The ethane feedstock availability in the State of Kuwait is similar to other GCC countries. “Our current production facilities are based on ethane gas,” says Hussain. “For future projects, and as Kuwait Petroleum Company (KPC) is developing new fields as part of its strategy to increase crude production, we expect to have associated gas,” she says.
In addition to the associated gas, PIC also looks for its share from the non associated gas. “We are also looking for our share of the non associated gas, as KPC has plans to develop gas fields,” she explains Currently, PIC is working on two major projects, the Olefin 3 project in Kuwait, and the petrochemical project in China.
“The Olefin 3 project in Kuwait is still under study with our main shareholder KPNC,” says Hussain. “We are coordinating with KNPC regarding the feedstock availability along with the type of feedstock to be used in the project,” she explains.
Hussain says that the Olefin 3 project will be based on mixed feed. “It will be a multi type feedstock, including gas and other liquid feeds,” says Hussain.
The project is still under the initial study stage, which is set to be completed by the first half of 2011. “By the first half of 2011, we will finalise the feedstock split,” says Hussain. “Upon the completion of the feedstock split, we will move to the front end engineering and design (FEED) study,” explains Hussain.
Outside Kuwait, the company is involved in an integrated project in China. “In China, we are involved in an integrated refinery petrochemical project in cooperation with Kuwait Petroleum International Company (KPIC),” says Hussain.
“KPIC is responsible for the refinery part and we will be responsible for the petrochemical part of the project, which needed the approval of the The National Development and Reform Commission (NDRC),” she explains.
The National Development and Reform Commission (NDRC), China’s top economic planner, granted final approval on March 4 for Kuwait to build a long-awaited refinery and petrochemical complex on Donghai Island of Zhanjiang in Guangdong Province.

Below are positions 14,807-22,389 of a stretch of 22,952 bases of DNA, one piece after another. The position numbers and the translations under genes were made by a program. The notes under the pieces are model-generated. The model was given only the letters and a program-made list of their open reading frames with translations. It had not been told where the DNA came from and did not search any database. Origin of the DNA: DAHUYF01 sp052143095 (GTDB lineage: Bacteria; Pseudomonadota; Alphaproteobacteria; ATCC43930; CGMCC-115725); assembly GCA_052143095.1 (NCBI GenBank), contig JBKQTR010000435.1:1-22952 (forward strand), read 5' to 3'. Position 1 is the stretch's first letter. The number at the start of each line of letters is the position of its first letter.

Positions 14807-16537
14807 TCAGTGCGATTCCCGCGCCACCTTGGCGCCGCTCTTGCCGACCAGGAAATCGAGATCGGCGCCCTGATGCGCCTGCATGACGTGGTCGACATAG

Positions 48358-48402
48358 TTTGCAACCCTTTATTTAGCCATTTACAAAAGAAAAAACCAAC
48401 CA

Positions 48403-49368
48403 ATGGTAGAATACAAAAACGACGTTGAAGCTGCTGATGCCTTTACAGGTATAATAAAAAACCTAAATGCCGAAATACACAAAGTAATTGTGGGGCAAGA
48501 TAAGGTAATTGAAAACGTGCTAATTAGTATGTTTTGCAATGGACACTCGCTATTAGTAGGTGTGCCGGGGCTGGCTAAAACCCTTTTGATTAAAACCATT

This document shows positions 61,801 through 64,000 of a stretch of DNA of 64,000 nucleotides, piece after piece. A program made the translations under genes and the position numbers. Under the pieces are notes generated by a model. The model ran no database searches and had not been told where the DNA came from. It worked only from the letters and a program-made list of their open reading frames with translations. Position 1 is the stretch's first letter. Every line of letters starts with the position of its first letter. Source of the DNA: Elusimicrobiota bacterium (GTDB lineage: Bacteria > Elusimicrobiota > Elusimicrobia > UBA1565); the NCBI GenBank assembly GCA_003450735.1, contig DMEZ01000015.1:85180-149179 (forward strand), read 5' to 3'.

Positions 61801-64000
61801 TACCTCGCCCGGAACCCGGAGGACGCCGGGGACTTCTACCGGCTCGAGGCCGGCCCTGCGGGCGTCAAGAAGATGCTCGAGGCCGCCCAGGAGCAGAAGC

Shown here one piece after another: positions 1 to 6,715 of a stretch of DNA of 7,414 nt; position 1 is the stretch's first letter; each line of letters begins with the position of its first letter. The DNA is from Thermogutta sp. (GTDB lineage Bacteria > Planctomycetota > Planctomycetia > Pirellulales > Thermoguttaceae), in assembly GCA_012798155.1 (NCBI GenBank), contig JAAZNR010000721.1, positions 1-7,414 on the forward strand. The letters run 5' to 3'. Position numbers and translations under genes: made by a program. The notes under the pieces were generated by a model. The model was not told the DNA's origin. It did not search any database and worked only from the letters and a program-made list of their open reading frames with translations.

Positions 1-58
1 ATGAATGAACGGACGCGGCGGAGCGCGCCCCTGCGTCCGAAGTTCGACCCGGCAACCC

The joint venture between Kuwait and Sinopec entails a 15 million-tonne-a-year (300 000 barrels per day equivalent) refinery, a one million-tonne-a-year ethylene plant and related utilities, as well as support facilities such as a crude jetty, product oil and chemical jetties, a bulk jetty and oil product pipelines to an initial station, the Chinese government has said previously.
In addition to these projects, PIC is considering expanding its polypropylene capacity, starting from 2012. The new plant will have a capacity of 55 000 t/y of polypropylene; currently, PIC produces 140,000 t/y of polypropylene.
Despite the ongoing projects, the Kuwait downstream sector suffers from a major issue; the involvement of parliament in economic decision-making, which is unusual for political systems in the region, yet it is common in Kuwait.
This frequently exasperates the specialist technocrats and industrialists who run the upstream and the downstream sector. “It is our system and we have to live with it,” says Al-Rashidi. “I think that after some time people will understand this especially as it is a multibillion dollar projects,” explains Al-Rashidi.
Meanwhile, other downstream players in the State wish the sector to get autonomy. “I wish KPC would get autonomy from the Oil Ministry to avoid politicisation,” says Hamad Al-Terkait, president and CEO of Equate. “This would enable it to operate as an independent commercial entity.”